The current study sought to explore the associations between the time of the first and last meal of the day, the number of eating occasions, and nighttime fasting duration with the risk of cardiovascular disease (CVD). Thus, there were four variables examined: the length of the evening fast, the start & finish times (the time the fast was broken and the time of the last meal, early versus later in the day), and the number of meals/snacks during the active eating window.
- The study examined 103,389 participants from the prospective NutriNet-Santé cohort.
- The cohort was 79 percent female, with an average age of 42.6 years.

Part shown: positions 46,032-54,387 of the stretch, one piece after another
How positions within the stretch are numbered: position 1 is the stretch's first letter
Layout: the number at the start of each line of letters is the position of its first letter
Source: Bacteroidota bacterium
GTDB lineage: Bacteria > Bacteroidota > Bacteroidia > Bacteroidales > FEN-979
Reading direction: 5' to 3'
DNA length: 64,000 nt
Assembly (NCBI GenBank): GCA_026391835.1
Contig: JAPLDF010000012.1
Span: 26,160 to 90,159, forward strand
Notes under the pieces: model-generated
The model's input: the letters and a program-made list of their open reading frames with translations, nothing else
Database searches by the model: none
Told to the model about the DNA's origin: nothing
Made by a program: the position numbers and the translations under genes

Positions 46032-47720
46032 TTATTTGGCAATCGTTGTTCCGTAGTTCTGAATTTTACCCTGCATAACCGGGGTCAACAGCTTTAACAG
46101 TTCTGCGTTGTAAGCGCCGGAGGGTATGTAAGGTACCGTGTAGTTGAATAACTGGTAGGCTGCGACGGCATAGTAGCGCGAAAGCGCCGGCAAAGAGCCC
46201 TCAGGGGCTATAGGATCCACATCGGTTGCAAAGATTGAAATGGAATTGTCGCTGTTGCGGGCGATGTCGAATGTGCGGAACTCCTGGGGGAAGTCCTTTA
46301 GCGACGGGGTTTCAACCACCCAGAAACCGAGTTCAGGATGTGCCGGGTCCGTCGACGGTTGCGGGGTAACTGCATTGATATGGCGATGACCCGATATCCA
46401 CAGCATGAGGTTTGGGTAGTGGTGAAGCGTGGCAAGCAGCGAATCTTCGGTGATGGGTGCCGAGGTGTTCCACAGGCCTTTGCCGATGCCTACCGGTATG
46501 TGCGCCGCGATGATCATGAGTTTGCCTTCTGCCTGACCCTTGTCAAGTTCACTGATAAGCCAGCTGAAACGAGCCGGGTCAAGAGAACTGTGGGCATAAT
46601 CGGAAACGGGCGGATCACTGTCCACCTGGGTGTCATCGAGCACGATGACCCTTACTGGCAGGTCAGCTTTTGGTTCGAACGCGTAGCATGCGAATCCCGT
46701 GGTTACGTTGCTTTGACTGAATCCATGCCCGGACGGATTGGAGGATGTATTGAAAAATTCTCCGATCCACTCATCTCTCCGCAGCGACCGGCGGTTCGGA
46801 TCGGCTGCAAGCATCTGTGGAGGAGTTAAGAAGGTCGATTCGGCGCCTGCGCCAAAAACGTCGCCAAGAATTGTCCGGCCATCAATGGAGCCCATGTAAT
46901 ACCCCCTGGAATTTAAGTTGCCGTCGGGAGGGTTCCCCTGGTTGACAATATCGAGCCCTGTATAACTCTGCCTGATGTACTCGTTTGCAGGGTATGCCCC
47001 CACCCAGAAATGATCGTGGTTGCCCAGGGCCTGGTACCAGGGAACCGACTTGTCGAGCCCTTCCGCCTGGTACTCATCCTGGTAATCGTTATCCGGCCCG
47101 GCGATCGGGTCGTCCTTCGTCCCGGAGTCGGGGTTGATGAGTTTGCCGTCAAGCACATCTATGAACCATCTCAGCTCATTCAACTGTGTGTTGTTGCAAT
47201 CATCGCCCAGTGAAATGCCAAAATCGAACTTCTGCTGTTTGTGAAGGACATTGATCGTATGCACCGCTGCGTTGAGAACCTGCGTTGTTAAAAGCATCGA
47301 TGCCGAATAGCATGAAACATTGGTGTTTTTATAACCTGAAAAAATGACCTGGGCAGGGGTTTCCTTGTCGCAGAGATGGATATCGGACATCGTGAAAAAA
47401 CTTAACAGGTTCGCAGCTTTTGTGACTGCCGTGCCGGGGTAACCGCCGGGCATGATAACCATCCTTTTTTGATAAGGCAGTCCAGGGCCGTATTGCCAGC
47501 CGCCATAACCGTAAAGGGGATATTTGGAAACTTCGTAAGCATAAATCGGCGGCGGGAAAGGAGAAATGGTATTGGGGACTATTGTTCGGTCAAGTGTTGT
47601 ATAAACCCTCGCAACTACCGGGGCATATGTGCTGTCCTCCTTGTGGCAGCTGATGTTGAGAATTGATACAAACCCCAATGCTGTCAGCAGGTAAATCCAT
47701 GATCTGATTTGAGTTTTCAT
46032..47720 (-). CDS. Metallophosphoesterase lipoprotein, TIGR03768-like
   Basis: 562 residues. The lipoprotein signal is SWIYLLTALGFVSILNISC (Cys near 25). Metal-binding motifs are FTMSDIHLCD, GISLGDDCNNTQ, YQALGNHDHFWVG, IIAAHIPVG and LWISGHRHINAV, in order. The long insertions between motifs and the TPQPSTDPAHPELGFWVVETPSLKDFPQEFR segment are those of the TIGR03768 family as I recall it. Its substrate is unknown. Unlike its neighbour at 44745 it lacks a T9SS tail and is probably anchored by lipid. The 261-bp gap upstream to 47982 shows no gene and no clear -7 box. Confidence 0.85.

- The data was obtained by using dietary records, with an average of 5.7 records per participant over a median follow-up time of 7.2 years.
- CVD events were comprised of cerebrovascular events (stroke and transient ischemic attacks (TIAs)) and coronary heart disease events (coronary heart disease (CHD), heart attack, receiving an angioplasty, acute coronary syndrome, or chest pain (angina)).
- Breaking the fast later in the day (after 8 AM) and eating a last meal later in the evening (after 8 PM) were associated with an increased risk of overall CVD.
- These findings were more pronounced in women compared to men.
- The time of consuming the last meal of the day affected the risk for cerebrovascular disease; specifically, eating after 9 PM compared to having the last meal no later than 8 PM increased the risk of cerebrovascular disease by 28 percent.
- There was no effect (positive or negative) associated with the number of meals consumed during the active eating time.